Maier Earns Distinguished Faculty Award
SALISBURY, MD---“An excellent teacher and mentor; a first-rate, engaged and prolific citizen-scholar; and admired service leader respected by colleagues across the campus … someone who exemplifies the best we have to offer students” — this is how Dr. Karl Maier from the Department of Psychology was described as he was presented with Salisbury University’s 2017 Distinguished Faculty Award.
The prestigious tribute is given by faculty to faculty. Maier earned praise from his colleagues for, among other things, his focus on “interrelated issues [that] represent critical problems of our time, and ultimately may have the greatest impacts on well-being for our students and society as a whole,” according to his nominators.
In the past 5 years, Maier has published six articles in peer-reviewed journals. With an interdisciplinary background in behavioral medicine and clinical health psychology, Maier’s research spans issues of stress, health and environment – and their interconnections – in a way that relates health behavior, stress and mental health to problems ranging from pandemic disease to climate change.
Most recently, with a colleague at the University of Minnesota Medical School, Maier addressed these interconnections as the lead author on a paper advancing a biopsychosocial ecological model of the human microbiome, published in the cutting-edge clinical research journal Psychosomatic Medicine. He believes that paper holds promise to chart new directions in medicine for the way it outlines how psychological, social and bio-environmental factors may interact with the microbiomes of both people and the environment, which increasingly are believed to play a vital role in human and planetary health.
Maier’s work with students embodies SU’s overall dedication to teaching and undergraduate research, having mentored more than a dozen student research projects which have been presented at conferences on and off campus, and published in scholarly journals.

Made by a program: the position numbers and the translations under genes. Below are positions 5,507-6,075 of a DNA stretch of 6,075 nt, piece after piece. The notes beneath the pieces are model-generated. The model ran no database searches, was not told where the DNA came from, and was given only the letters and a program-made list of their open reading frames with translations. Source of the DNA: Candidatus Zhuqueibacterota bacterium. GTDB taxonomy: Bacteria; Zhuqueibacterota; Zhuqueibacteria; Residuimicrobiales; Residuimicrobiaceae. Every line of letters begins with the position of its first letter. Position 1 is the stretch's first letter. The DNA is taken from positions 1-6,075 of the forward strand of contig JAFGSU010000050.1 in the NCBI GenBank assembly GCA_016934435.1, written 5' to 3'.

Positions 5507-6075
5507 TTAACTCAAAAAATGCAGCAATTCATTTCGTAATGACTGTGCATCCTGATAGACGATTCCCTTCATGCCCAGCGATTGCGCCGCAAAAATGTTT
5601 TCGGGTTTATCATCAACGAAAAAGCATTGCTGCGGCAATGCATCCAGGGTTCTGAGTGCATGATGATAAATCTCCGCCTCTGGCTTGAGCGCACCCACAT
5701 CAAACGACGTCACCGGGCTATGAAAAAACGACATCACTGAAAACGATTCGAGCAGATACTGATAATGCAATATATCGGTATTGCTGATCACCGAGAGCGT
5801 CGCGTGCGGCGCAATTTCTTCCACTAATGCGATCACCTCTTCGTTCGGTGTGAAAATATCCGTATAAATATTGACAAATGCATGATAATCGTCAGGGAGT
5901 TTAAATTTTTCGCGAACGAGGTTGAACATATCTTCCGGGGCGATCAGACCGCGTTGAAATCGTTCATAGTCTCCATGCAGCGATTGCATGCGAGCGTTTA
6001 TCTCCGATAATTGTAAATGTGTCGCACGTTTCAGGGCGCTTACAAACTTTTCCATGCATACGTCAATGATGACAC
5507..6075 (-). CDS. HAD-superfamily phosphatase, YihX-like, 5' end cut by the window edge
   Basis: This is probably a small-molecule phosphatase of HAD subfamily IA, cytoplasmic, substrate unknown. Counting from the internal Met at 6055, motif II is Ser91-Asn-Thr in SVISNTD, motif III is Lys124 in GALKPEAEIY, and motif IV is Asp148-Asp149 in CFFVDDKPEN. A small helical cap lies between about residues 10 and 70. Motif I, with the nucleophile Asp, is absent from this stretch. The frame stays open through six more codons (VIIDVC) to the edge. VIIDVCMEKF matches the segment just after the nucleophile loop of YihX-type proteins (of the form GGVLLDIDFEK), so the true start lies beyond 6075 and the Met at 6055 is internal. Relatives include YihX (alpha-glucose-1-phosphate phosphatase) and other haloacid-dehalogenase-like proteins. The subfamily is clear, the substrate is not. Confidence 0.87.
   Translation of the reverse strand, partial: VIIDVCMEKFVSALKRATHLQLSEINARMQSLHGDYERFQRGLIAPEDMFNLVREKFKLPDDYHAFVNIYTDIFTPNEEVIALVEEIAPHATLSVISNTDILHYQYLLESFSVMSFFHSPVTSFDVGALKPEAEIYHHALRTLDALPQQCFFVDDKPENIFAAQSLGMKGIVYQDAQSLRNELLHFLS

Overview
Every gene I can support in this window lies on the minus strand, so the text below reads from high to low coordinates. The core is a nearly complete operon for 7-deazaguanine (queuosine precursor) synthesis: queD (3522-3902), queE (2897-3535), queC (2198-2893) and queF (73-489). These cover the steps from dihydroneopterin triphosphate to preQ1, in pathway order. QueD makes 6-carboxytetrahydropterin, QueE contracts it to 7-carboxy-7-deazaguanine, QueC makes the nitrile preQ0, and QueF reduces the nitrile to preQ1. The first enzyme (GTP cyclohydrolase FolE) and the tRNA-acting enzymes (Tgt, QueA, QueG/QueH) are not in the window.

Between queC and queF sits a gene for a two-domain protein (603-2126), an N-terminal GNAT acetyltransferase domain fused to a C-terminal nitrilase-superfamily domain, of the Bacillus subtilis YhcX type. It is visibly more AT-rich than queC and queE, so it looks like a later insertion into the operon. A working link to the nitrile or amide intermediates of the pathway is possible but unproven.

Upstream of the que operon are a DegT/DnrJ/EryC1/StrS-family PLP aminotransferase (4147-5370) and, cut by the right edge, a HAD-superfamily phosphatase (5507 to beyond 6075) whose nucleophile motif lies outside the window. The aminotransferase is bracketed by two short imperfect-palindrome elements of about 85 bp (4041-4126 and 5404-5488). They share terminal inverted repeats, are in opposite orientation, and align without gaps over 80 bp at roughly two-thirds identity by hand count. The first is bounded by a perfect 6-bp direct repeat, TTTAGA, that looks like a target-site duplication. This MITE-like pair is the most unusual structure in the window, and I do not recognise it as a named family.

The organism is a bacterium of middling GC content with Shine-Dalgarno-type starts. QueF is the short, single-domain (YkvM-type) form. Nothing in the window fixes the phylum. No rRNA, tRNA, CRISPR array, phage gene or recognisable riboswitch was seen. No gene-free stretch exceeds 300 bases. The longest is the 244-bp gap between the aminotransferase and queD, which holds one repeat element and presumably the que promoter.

A past recipient of the Charles R. and Martha N. Fulton School of Liberal Arts’ Excellence in Teaching Award, he has brought his research into the classroom, leading the development of what he said may be the first course anywhere on the psychology of global climate change, and co-developing a series of three Interdisciplinary Studies courses focused on sustainability.
Maier has also organized and moderated Crosstalk, a student-led lunchtime discussion series which addresses sustainability issues by engaging students and faculty from all disciplines across campus, now in its fourth year.
Outside the classroom, Maier chaired the Fulton Sustainability Committee for five years. During that time, he led efforts to assess and report on faculty views about integrating climate change into the University curriculum, and coordinated sustainability tracks for SU’s teaching and learning conferences. He also worked to establish in 2014 the University Academic Sustainability Committee — a large, interdisciplinary group dedicated to supporting the integration of sustainability into campus life and academics.
Maier also has earned three research grants in the past several years. These include a $5,000 National Science Foundation-supported grant from Maryland and Delaware Climate Change Education Assessment and Research (MADE CLEAR) to support climate change curriculum development in higher education through surveying the students and faculty of University System of Maryland institutions.
Celebrating its 30th year in 2017, the Distinguished Faculty Award has been bestowed upon 68 faculty from 22 disciplines, representing all four of SU’s academic schools. Maier’s name will be added to an honor roll listing all recipients since the award was established.
For more information call 410-543-6030 or visit the SU website at www.salisbury.edu.